As the United States fends off another wave of increasing COVID-19 cases it is important for Americans to understand the potential for long-term health issues related to having contracted the virus. As the numbers of new cases are sweeping upward throughout the country this fall and winter, evidence of long-term or lasting effects of the virus are coming to light. Many parts of the body can be affected by post-infective inflammatory changes, including the cardiovascular, respiratory, neurologic and gastrointestinal systems. Many of the large accredited medical journals are reporting studies on these issues.
One of the more pronounced phenomenon to be observed is post-infective cardiac disease. The American Heart Association cites two recent studies on their website:
But two recent studies suggest heart damage among those infected may be more widespread. In JAMA Cardiology, an analysis of autopsies done on 39 COVID-19 patients identified infections in the hearts of patients who had not been diagnosed with cardiovascular issues while they were ill.
Another JAMA Cardiology study used cardiac MRIs on 100 people who had recovered from COVID-19 within the past two to three months. Researchers found abnormalities in the hearts of 78% recovered patients and “ongoing myocardial inflammation” in 60%. The same study found high levels of the blood enzyme troponin, an indicator of heart damage, in 76% of patients tested, although heart function appeared to be generally preserved. Most patients in the study had not required hospitalization.
The article goes on to state that approximately one quarter of all hospitalized COVID-19 patients have obvious cardiac illness related to the virus and this may contribute to upwards of 40% of the hospital reported deaths from the disease. Much of this is not obvious however. Many patients, hospitalized or not, report protracted periods of fatigue after having “recovered” from the typical viral symptoms. It is unclear at this point whether screenings, such as blood tests or imaging, are of value.
Health experts are only just starting to put together observational data regarding long term-effects of this novel coronavirus. Former head of the FDA, Scott Gottlieb, recently was quoted as saying, “I don’t think we fully understand what these syndromes are. We’ve infected millions, tens of millions of people now with COVID in the United States. So, we don’t know the answers to these questions. It does appear that there is a higher incidence of the serious post-viral syndromes associated with this virus, but we don’t know that for sure. I think we’re not going to know that for some time, because, quite frankly, we haven’t even really accurately characterized what these post-viral syndromes are at this point.”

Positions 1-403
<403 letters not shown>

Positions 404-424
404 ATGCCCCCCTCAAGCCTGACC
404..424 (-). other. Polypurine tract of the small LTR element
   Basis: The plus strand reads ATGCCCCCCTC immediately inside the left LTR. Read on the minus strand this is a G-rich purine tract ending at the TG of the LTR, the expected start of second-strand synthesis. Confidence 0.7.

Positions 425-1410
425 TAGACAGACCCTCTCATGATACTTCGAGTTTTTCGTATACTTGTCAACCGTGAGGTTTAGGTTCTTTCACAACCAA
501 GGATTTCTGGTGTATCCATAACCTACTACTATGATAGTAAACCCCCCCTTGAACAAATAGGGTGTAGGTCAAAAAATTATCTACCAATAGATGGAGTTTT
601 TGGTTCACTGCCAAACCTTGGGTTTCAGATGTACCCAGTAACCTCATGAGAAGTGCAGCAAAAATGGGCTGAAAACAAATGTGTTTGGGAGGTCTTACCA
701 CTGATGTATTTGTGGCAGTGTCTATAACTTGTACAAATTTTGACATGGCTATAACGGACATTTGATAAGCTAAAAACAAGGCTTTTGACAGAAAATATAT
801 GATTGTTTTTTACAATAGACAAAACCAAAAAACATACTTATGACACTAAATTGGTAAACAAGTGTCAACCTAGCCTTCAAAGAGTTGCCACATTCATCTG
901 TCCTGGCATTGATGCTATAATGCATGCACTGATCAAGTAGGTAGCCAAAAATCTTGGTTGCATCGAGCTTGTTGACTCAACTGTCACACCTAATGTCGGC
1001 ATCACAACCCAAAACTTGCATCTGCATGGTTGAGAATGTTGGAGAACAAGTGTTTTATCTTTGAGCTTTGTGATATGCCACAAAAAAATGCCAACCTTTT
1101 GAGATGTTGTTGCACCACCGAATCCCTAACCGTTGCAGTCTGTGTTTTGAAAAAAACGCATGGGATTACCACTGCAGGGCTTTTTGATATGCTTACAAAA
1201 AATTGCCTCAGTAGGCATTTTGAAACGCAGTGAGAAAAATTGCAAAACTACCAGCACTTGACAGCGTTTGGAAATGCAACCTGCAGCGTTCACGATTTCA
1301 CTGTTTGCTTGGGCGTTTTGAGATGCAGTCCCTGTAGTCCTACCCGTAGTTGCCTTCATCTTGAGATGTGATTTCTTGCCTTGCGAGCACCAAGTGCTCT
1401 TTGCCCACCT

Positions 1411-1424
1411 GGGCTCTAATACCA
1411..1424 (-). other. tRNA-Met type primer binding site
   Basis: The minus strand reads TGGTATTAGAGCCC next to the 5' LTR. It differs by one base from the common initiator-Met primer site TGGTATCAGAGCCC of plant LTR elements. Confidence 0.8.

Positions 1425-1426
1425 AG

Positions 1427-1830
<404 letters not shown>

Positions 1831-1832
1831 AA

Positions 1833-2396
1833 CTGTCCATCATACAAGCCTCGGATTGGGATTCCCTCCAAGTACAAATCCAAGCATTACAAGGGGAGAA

The Centers for Disease Control (CDC) has several investigations currently underway to investigate long and short-term effects possible after having contracted the COVID-19 virus. They have a dedicated web site to outline and update their progress: https://www.cdc.gov/coronavirus/2019-ncov/long-term-effects.html. Other studies are ongoing at other private and publically-funded organizations as well.
Not everyone will suffer long or short-term effects of the virus. The challenging question is why some people do and some do not. Certainly contributing to the likelihood of post-viral health issues is a patient’s underlying health status. Age and underlying medical disease appear to make these issues more likely. The journal Annals of Internal Medicine published an article this week strongly linking obesity to death in COVID-19 cases. Over 40% of the US population is obese. This study found a strong link to obesity and death, stating:
“We found a striking association between BMI and risk for death among patients with a diagnosis of COVID-19 in an integrated health care system: this association was independent of obesity-related co-morbidities and other potential confounders.”
What does all this mean for you? Several things. First and foremost is to avoid contracting the virus at all costs. The simple guidelines put out by the CDC have proven effective over and over again:
- Wash your hands regularly with soap and water, or clean them with alcohol-based hand rub.
- Cover your mouth and nose with a mask when in public settings or around others.
- Maintain at least six feet distance between you and people coughing or sneezing.
- Avoid touching your face.
- Cover your mouth and nose when coughing or sneezing.
- Stay home if you feel unwell.
- Refrain from smoking and other activities that weaken the lungs.
- Practice physical distancing by avoiding unnecessary travel and staying away from large groups of people.
If you do not feel well, in any way, contact your doctor. Have a discussion with them. See if some further investigation may be warranted. As your physicians, it is not our job to scare you with these emerging fact, but rather to inform you. Well-informed patients can make the proper adjustments in their lives to avoid such long term sequelae of the virus. Your physician is there to help guide you through the pandemic is a safe and plausible fashion. Together we can defeat COVID-19.
Dr. Michael J. Gaesser is board certified in Internal Medicine and sees patients at Premier’s Poughkeepsie – Internal Medicine office located at the Atrium at MidHudson Regional Hospital, 1 Webster Avenue, Suite 301, Poughkeepsie, NY 12601
To schedule an appointment with Dr. Gaesser, please call #845.790.6100